0196 – Tolkien vs the Nazis

Tolkien lived in one of the greatest periods of upheaval, strife, and societal change in human history: from 1914 through 1945, the world seemed to be on fire both literally and ideologically. It was just a few years before the publication of The Hobbit that the Nazi regime came to power in Germany. It was also during this period that Tolkien created and gave shape to the Middle-earth legendarium. What was Tolkien’s experience of this evil regime like? What was his attitude towards them? Join us, as we explore all of these questions and more.

Please patronize us: https://patreon.com/tolkienroad

For more on this episode and The Tolkien Road podcast, please visit TolkienRoad.com or Facebook.com/TolkienRoad. Also, follow us on Twitter via @TolkienRoad.

3 Replies to “0196 – Tolkien vs the Nazis”

  1. Thank you very much for this episode. Can you also do one on whether Tolkien was a real Catholic Christian? There are videos that I’ve see in which people are claiming that Tolkien was not Catholic or even Christian. A lot of people are saying that Catholics are not Christian, which doesn’t make any sense. I am a Methodist, but I have friends who are Catholic and I graduated from a Catholic college. I probably know and understand more about the Catholic Church than some Protestants. Also in the above mentioned videos, they are also saying that Tolkien was a pagan. I don’t understand any of these claims.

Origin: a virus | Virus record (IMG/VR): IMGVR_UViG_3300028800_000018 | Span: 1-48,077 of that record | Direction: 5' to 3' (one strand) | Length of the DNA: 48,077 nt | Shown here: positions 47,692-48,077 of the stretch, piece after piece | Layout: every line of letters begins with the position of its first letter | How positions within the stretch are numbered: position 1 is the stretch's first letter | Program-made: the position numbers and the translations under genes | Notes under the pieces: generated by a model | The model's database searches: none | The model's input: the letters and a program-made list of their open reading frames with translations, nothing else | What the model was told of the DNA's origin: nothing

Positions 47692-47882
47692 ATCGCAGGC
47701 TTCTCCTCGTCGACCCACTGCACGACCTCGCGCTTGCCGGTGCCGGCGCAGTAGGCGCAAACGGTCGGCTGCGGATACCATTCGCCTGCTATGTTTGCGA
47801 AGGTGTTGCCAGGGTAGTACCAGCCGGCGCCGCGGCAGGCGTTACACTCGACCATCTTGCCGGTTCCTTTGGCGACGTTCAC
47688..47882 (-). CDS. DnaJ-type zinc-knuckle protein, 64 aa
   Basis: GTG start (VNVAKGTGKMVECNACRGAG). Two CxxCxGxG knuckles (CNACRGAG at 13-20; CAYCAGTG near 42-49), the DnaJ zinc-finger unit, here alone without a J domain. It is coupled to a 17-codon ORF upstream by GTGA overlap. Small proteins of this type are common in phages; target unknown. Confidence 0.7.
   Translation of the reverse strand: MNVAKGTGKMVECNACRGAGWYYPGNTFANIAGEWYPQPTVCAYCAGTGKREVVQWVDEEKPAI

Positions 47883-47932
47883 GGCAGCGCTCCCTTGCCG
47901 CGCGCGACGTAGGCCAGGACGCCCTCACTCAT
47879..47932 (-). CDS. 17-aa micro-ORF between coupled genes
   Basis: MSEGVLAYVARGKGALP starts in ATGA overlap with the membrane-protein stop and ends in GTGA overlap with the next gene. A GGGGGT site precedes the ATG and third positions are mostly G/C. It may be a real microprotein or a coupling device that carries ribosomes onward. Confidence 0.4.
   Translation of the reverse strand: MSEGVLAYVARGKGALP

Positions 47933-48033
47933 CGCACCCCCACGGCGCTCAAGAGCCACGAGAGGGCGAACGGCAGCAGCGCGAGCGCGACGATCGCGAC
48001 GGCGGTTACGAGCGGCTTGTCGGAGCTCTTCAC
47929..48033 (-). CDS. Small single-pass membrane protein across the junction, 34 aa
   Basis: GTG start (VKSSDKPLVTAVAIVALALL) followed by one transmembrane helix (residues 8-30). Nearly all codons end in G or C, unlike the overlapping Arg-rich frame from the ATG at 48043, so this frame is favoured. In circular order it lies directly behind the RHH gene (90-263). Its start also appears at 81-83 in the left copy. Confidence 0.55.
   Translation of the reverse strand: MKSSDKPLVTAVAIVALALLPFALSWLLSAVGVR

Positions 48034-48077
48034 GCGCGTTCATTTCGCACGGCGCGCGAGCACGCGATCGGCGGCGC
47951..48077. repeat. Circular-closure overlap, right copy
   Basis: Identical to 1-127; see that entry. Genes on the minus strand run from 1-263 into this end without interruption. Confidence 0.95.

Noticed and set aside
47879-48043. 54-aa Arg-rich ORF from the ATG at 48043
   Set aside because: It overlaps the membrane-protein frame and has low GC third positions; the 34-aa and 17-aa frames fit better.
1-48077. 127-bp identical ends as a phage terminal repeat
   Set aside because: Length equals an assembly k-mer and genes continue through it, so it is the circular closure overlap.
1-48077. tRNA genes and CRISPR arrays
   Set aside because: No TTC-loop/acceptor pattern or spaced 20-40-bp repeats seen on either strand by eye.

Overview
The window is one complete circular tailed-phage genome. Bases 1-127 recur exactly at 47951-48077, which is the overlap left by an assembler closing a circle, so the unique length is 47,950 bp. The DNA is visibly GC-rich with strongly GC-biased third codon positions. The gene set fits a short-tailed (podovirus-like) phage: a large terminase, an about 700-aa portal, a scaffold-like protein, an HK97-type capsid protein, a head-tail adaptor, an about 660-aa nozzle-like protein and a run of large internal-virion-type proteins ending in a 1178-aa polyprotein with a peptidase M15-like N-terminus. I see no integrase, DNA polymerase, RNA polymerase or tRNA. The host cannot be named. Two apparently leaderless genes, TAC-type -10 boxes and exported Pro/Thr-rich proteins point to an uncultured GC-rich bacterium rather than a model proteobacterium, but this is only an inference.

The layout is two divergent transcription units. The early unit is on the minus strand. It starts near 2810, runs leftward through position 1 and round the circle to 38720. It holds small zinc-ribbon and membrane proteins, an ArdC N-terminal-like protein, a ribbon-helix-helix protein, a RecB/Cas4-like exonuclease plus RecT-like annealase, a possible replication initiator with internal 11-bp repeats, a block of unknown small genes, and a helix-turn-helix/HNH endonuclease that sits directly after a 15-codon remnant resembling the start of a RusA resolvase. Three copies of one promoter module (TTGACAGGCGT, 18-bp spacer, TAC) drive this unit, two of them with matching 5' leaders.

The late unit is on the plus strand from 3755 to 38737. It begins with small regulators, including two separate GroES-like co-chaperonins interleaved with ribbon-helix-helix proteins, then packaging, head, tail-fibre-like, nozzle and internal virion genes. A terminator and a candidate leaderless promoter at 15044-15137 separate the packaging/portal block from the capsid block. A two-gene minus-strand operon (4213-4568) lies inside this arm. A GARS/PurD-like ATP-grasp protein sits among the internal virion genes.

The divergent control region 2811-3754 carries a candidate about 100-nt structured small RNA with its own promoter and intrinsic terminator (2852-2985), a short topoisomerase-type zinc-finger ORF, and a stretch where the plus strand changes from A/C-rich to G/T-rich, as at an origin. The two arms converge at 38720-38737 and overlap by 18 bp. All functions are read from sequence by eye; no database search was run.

• This is a great question. I’d like to do an episode on Tolkien and Paganism at some point – it’s a really fascinating topic. A few quick thoughts:

      1. Tolkien was undoubtedly and unabashedly a Catholic Christian. There’s just no way to reasonably question that, unless one were to go down a rabbit hole of conspiracy theories and magical thinking.
      2. Tolkien had an appreciation for certain aspects of ancient pagan cultures, but who doesn’t? So did CS Lewis and, for that matter. Christians always have. I am a Catholic Christian, and I certainly can appreciate aspects of paganism, even while disagreeing with it on a very fundamental level. To appreciate things about any culture is not to agree with everything it contains. I think the only rational way to assess Tolkien’s views on the topic is to understand that his beliefs and philosophical outlook as a Catholic Christian are the most reasonable starting point. Nothing exists without context.

      Much more could be said, but these are just a few quick thoughts that I hope are helpful!

  2. There are, unfortunately, people in the world who see racism everywhere. Now these people are saying that Tolkien was a racist because of how he used the words black and white, and other descriptive words and phrases???

Leave a Reply

Your email address will not be published. Required fields are marked *